Tuesday, August 13, 2013
Jordan's forgotten advantage over LeBron
By Ethan Sherwood Strauss
Mike Ehrmann/Nathaniel S. Butler NBAE/Getty Images
After securing two consecutive NBA Finals MVP awards, LeBron James is finally drawing Michael Jordan comparisons that are actually favorable. In theory, time is on James' side as he’s a year younger than Jordan was when his Bulls steamrolled the Portland Trail Blazers for a second title. After all, if Jordan was able to stay productive into his mid-30s, then LeBron should be similarly blessed. It would seem that James is on pace to match or eclipse MJ's absurdly high level of play in these upcoming years, with no baseball break to slow him down. The battle is on.
Michael Jordan's 3-point shooting was poor -- except during the seasons when the line was shorter.
But this isn’t exactly a fair generational fight. Unlike MJ, LeBron isn't getting a gigantic, league-sanctioned gift.
At the start of the 1994-95 season, in response to fears of a scoring decline, the NBA went from a 3-point line that extended 23 feet, 9 inches, to one that was 22 feet all the way around. The famous "It’s gotta be the shoes!" slogan didn’t actually explain Jordan's basketball genius, but a couple of feet really did help his production.
There’s lore of how an aging MJ stayed on top by refining his post game, but it's often ignored that his latter career prowess had a lot to do with the 3-point line migrating into Jordan's shooting range. For reasons that may always elude me, some players are super accurate from deep midrange but are weak from a step or two farther out. Jordan was one of those guys. Basketball’s least efficient shot, the long jumper, was ridiculously efficient under Jordan’s command, indelibly so when launched over poor Craig Ehlo and Bryon Russell.
On 3s, he wasn’t so Jordan-like. In seasons where he played with the longer 3-pointer, Jordan shot a terrible 28 percent from long range. With this in mind, it’s no wonder he famously shrugged after hitting six 3s in Game 1 of the 1992 Finals. That season, the sport’s greatest player had averaged 0.3 made 3s a game on 27 percent shooting.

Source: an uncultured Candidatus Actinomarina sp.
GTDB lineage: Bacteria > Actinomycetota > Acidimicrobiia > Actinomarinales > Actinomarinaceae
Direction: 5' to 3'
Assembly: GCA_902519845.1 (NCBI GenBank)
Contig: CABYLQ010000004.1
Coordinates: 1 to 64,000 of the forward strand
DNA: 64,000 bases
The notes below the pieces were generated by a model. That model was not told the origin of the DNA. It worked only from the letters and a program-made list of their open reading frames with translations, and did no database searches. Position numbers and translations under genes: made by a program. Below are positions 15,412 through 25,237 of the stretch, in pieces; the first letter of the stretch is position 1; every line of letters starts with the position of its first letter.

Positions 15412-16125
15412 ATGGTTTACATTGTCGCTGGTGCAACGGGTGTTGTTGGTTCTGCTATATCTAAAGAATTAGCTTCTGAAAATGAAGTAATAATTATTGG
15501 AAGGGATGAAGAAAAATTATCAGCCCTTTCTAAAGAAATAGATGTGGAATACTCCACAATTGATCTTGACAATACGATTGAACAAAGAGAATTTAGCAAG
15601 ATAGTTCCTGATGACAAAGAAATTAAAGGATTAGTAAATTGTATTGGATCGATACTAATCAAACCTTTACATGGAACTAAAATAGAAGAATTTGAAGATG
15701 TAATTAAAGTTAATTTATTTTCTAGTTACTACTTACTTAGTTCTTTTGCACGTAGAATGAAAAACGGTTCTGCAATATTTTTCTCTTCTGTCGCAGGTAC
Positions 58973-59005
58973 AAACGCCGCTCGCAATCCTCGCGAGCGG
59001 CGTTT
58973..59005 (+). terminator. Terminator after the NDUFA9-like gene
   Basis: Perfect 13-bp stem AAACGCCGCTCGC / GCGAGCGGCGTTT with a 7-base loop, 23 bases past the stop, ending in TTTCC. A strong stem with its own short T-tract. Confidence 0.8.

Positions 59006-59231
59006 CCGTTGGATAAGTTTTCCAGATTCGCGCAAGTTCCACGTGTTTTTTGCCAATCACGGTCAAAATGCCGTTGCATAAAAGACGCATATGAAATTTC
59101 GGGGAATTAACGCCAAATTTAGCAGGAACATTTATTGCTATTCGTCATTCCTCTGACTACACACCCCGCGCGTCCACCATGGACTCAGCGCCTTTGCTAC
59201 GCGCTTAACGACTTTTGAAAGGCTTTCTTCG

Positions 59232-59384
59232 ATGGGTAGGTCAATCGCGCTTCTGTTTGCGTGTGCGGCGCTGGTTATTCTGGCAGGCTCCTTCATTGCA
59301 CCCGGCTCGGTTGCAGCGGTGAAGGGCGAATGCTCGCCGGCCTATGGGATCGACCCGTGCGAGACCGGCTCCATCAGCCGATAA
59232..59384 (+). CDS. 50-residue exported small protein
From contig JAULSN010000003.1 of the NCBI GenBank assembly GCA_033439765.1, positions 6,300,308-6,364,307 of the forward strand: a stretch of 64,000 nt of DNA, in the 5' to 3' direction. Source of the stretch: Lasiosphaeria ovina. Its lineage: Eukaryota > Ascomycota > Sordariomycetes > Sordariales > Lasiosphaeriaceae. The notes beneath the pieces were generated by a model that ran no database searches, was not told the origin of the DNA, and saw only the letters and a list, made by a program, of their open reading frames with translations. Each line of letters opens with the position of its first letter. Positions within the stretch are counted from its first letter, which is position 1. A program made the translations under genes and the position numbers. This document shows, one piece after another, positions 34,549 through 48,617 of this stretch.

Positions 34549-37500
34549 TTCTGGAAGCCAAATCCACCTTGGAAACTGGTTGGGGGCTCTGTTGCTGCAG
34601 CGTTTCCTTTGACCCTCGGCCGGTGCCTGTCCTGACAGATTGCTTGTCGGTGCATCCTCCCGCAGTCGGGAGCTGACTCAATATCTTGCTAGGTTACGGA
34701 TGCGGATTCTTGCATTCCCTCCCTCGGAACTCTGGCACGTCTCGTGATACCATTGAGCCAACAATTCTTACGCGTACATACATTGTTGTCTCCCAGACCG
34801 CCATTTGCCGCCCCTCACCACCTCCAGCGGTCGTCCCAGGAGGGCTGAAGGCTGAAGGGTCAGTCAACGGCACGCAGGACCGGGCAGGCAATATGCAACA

When he returned from the baseball diamond to the newly shortened 3-point arc at the end of the 1994-95 season, Jordan's distance shooting was about all that went right over 17 clunky regular-season games and his subsequent playoff exit. His 50 percent 3-point mark that season presaged how an older, more grounded Airness would come to dominate after a summer of sharpening his skills to fit the new rules.
He came back that fall and, at age 32, had one of his greatest seasons. Not only did Jordan’s team famously win 72 games, but MJ posted his most efficient shooting season in five years while claiming his second-best win shares mark. He was less potent inside the arc and less explosive around the rim. But he shot a scalding 42.7 percent from 3. A season later, Jordan's (still good) 37.4 percent 3-point shooting augmented otherwise slipping numbers.
Of the 581 total regular-season 3s Jordan sank over his long career, 238 of them came in the little more than two seasons he played with the short line (1.3 3s a game with a shortened line, and 0.39 3s with a longer line). Credit the greatest player ever for being savvy. When the 3 point-line retreated, he went on the attack, launching shots from distance more frequently while hitting 40 percent of his treys, like a regular Ray Allen. Jordan knew his strengths and his limits. He knew he was deadly from 22 feet and feebly inaccurate from 23 feet.
Perhaps an even greater testament to Jordan’s game was his ability to persevere after the NBA took away his edge. The league reverted to the old 3-point line in Jordan’s final Bulls season and his shooting took a hit. Though he reduced his long attempts significantly, he sank just 23.8 of his triples and suffered a drop in scoring efficiency. Despite that, Scottie Pippen playing only 44 games, acrimonious feuds with management and Jordan turning 35 that season, the Bulls somehow won 62 games and an eventual title. Jordan keyed a vicious defense while grinding out just enough offense to triumph overall.
So none of this is to say that Jordan had it easy or that the rule change completely explains his late-career success. It’s more to say that rules influence how or what a player does, even a player who seems bigger than the game itself.
It’s also fun to consider what LeBron might do with a 22-foot arc. Last season, according to NBA.com/stats, LeBron shot roughly 52 percent on 3s in the 22-24 foot range. (He has long been a lot better a bit closer to the hoop -- for instance, in the corners -- while hoisting many longer 3s regardless.) Imagine the seasons LeBron could have with, to borrow a baseball term, a shorter center-field porch. He might make Michael’s greatest seasons look tame by comparison.